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3 things to watch when the English Premier League returns

Updated June 16, 2020 - 7:56 pm

Set the alarm. Prepare the coffee.

The world’s most popular sports league is back Wednesday.

Bleary-eyed American fans of the English Premier League will again roll out of bed and watch live sports from across the Atlantic. The only problem (besides the obvious health concerns)? The title race is a bit of a snooze.

The Premier League’s final matches are set to be a coronation rather than a competition. Liverpool (27-1-1, 82 points) has run rampant over the other 19 clubs.

The top team in the the Beatles’ birthplace, led by rock-and-roll manager Jurgen Klopp, needs only two wins in its last nine matches to clinch its first title since the Premier League was founded in 1992. Just one win and a loss by second-place Manchester City (57 points) also would do the trick.

The Premier League has grown into a worldwide attraction (it was shown in 188 of the 193 countries recognized by the United Nations last season) because of more than just thrilling title races, however. Here are three other things to watch for for those willing to sacrifice sleep for live sports:

1. Fight to get in

The next-best thing to winning the Premier League is earning a coveted spot in the UEFA Champions League, the annual knockout competition featuring Europe’s best clubs.

Why? (Besides the shot at a shiny trophy and bragging rights?) Cold, hard cash.

A spot in the Champions League group stage — which the top four Premier League teams get — is worth more than $17 million in prize money. And that’s just for getting in. Liverpool earned more than $84.6 million for winning the whole thing last year, more than the NHL’s salary-cap limit.

The typical tooth-and-nail fight for the top four spots could have an extra wrinkle this year. Man City was slapped with a two-year Champions League ban in February for violating cost-control rules. The club appealed the sentence, but if the punishment is upheld an extra spot is up for grabs.

Leicester City (pronounced “Less-Tah”), the miraculous champions of 2015-16, has a firm grip on third place with 53 points. Below the league’s most famous underdogs — who were given odds up to 5,000-to-1 to win the title that year in the U.K. and 2,500-to-1 in Las Vegas — are a group of clubs that need to solidify their standing.

South London’s Chelsea, which features American star Christian Pulisic, is fourth with 48 points. Next is Manchester United (45), which could be in position to mock its crosstown rivals all the way to the bank.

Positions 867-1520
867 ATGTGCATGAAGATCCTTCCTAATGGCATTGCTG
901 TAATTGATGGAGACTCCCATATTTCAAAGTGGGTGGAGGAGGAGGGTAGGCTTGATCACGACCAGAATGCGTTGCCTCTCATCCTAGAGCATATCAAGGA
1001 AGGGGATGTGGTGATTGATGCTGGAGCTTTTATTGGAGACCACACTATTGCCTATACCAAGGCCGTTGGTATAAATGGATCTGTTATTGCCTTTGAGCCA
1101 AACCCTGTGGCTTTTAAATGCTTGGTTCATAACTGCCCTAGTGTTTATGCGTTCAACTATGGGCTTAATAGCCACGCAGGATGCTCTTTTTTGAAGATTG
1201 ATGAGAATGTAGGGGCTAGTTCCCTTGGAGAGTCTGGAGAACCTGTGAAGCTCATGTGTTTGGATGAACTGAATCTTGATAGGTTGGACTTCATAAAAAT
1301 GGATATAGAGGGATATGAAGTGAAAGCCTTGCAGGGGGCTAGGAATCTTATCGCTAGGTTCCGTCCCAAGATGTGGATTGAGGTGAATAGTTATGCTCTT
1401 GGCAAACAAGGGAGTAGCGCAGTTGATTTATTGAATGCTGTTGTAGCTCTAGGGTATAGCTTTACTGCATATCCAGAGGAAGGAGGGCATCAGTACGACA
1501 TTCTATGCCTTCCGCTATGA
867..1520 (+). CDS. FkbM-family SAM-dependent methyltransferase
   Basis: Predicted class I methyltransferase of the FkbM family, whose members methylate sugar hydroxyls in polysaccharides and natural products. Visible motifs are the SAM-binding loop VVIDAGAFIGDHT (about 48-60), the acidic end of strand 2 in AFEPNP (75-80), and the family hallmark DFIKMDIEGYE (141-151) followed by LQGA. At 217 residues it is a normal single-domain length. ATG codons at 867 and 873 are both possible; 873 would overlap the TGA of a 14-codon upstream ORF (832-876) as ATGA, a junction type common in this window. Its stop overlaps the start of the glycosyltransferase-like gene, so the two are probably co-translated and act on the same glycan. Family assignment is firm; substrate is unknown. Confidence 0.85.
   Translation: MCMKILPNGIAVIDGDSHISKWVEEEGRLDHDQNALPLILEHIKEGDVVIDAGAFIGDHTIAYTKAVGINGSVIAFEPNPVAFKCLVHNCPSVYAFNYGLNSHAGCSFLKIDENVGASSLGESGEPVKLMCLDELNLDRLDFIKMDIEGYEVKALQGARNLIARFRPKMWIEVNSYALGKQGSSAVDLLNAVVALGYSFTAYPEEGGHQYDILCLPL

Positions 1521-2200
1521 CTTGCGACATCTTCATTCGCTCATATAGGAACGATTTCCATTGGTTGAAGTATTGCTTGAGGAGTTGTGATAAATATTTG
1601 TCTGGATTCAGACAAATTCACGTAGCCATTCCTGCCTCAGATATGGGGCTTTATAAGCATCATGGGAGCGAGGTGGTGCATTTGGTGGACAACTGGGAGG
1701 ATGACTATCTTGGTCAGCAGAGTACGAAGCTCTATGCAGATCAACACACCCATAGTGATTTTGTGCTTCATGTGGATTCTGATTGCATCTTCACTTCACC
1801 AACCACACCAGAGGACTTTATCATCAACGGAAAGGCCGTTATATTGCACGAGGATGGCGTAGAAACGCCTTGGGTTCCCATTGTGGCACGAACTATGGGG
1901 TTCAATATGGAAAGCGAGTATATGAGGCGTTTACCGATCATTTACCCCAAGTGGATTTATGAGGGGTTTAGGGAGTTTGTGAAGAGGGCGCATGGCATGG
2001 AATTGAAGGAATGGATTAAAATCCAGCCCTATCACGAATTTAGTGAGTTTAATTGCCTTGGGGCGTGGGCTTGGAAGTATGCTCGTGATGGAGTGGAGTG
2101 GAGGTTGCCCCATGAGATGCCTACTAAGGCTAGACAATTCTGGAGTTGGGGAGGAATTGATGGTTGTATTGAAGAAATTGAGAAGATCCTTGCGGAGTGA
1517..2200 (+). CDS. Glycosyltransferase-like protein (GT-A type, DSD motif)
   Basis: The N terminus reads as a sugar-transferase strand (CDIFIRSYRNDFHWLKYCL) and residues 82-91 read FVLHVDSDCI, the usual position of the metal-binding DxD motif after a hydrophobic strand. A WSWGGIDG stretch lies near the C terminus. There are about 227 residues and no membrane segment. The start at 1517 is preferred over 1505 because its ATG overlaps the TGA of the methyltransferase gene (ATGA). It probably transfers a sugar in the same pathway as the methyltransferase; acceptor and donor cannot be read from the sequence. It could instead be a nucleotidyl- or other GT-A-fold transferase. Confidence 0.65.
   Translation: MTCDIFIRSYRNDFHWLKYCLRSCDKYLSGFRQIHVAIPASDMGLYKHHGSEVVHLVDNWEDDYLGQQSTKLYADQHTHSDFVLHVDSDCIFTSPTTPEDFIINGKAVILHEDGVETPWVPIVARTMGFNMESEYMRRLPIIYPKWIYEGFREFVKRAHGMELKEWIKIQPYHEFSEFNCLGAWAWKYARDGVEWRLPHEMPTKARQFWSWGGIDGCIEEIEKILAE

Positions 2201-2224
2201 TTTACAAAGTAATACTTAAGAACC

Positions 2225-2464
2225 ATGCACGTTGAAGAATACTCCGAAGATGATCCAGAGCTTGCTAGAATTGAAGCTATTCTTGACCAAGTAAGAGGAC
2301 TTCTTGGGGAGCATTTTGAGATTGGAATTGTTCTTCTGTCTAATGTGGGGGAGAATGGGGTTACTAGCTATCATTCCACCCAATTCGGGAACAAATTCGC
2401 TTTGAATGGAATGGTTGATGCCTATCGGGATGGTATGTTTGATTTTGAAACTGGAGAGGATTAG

Hoping to spoil Man U’s celebrations are Wolverhampton (43 points), Sheffield United (43 points) and last year’s Champions League runner-up, North London’s Tottenham (41 points).

2. Fight to stay in

The Premier League, like most foreign soccer leagues, doesn’t just feature a race to the top of the standings. It features a fight to avoid the bottom.

The bottom three teams each season are demoted to the second-division English Football League Championship, a process known as relegation. Think of the Detroit Tigers being sent to Triple A or the Ottawa Senators being forced into the American Hockey League.

Needless to say, relegation negatively impacts a club’s financial fortunes. That disparity means avoiding relegation at all costs is pretty sound business strategy. And there are six clubs that will attempt to do just that when play resumes.

Brighton and Hove Albion (29 points), East London’s West Ham United (27 points) and Watford (27 points) are safe — for now. Brighton is trying to avoid disaster for the second straight year after missing relegation by two points last season.

The clubs in the most danger are small-time Bournemouth (27 points, but out on goal differential), Aston Villa (25 points) and Norwich City (21 points). Villa, the top club in Birmingham, the U.K.’s second-largest city, and Norwich are both attempting to avoid relegation just a year after getting into the Premier League.

3. Fight for history

Liverpool likely won’t expend much energy chasing the championship, but it could be motivated to chase history.

The league records for points (100) and wins (32) — both held by 2017-18 Man City — are well within Liverpool’s grasp. Surpassing those figures would likely be especially sweet for the club, which lost the title by a single point to Man City last season.

There’s little doubt this Liverpool side belongs among the all-time greats. Klopp’s squad is direct on offense, aggressive on defense and features stars across the pitch. Attackers Mohamed Salah and Sadio Mane provide most of the highlights, but defenders Andrew Robertson, Trent Alexander-Arnold and Virgil van Dijk are world class. Goalkeeper Alisson, Brazil’s 2018 World Cup starter, is pretty good, too.

If Liverpool returns hellbent on rewriting the Premier League record book — an open question with the championship trophy already halfway in its grasp — no club can stand in its way.

Contact Ben Gotz at bgotz@reviewjournal.com. Follow @BenSGotz on Twitter.

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